And our major celebrations of the season will conclude on Sunday, January 3 in the New Year, when the choirs join in our annual presentation of Benjamin Britten’s iconic Ceremony of Carols. Over three quarters of a century after its composition, Britten’s are the definitive settings of many poems to the Christ-Child from medieval England. We have enjoyed exploring this music more deeply year by year, and it is always a treat for us to sing it to round out the season!
Yep, it’s a crazy time, and (as a colleague of mine used to say) “the train is about to leave the station.” I can remember many specific experiences of Christmas services throughout my life, and yet the one yet to come is always the most exciting. I can’t wait to open all these gifts, can you?
– Christopher Putnam
Advent Ingathering: Berkeley Food Pantry
This Sunday, December 20th, we will be gathering food for the Berkeley Food Pantry. We gather food for the pantry every week, but make a special push to meet the heightened need in Advent. In particular, please try to bring the following this Sunday:
– peanut butter
– canned soups
– canned beans
– gluten-free grains and pasta
– low-sugar breakfast cereal
The Berkeley Food Pantry started with our Quaker neighbors in 1969, when a member simply began buying food and sharing it with folks in need out of her own home. Need was great then, as it is now, and the pantry opened in the basement of the Berkeley Friends Church that fall. Today, they serve over 21,000 residents each year. In their own words, the organization shares that they provide “monthly bags of nutritious and delicious emergency groceries to Berkeley and Albany residents in need. Through the combined efforts of two paid part-time staff, a core of 50 dedicated volunteers, the Alameda County Community Food Bank, community members, local businesses, and the USDA Emergency Food Assistance Program, we are able to provide enough emergency groceries for 3 days or 9 meals to over 2,000 Berkeley and Albany residents monthly.” You can learn more about how to get involved beyond donating food on the Berkeley Food Pantry website.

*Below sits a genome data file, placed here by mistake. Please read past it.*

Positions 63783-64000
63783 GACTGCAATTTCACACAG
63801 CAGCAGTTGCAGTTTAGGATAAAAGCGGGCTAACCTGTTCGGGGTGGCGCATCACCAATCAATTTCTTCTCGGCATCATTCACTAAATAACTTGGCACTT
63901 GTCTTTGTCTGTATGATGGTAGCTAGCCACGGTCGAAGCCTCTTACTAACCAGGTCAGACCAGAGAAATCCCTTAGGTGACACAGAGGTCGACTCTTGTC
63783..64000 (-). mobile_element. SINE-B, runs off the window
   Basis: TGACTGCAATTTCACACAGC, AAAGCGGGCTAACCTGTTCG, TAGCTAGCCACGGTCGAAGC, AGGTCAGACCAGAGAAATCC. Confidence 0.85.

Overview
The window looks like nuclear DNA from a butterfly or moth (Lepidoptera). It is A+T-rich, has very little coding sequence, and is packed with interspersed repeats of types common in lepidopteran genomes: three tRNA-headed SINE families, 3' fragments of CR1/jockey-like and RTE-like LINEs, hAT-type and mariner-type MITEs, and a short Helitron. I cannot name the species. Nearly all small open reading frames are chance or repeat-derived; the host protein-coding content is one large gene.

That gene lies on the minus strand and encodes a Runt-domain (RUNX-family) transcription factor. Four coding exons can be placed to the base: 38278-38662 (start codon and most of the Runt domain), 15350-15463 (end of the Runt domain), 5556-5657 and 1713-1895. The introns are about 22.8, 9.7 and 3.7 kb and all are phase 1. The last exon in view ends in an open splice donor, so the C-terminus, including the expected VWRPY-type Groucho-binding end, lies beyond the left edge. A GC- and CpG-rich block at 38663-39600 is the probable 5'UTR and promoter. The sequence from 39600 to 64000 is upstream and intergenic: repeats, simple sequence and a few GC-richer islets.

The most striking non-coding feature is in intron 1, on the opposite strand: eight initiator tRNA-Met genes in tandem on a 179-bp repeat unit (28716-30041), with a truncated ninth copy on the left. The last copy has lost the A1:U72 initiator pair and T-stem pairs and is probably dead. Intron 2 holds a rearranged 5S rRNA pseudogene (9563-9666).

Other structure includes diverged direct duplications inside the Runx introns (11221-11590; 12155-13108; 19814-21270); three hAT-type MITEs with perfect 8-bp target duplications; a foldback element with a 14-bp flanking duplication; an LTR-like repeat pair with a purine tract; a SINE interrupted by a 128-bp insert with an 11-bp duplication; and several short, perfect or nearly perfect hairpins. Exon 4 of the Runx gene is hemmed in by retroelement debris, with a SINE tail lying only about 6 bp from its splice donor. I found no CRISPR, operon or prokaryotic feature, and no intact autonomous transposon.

We are awash with jingles, promos, headlines, and more. Something about poetry can cut through the jumble of all those words, settle down the swirling, and help us listen. Here are a few poems your All Souls staff has welcomed to help us all slow down a bit as the countdown continues. May they feed you as they have fed us.
By Gary Johnson
A little girl is singing for the faithful to come ye
Joyful and triumphant, a song she loves,
And also the partridge in a pear tree
And the golden rings and the turtle doves.
In the dark streets, red lights and green and blue
Where the faithful live, some joyful, some troubled,
Enduring the cold and also the flu,
Taking the garbage out and keeping the sidewalk shoveled.
Not much triumph going on here—and yet
There is much we do not understand.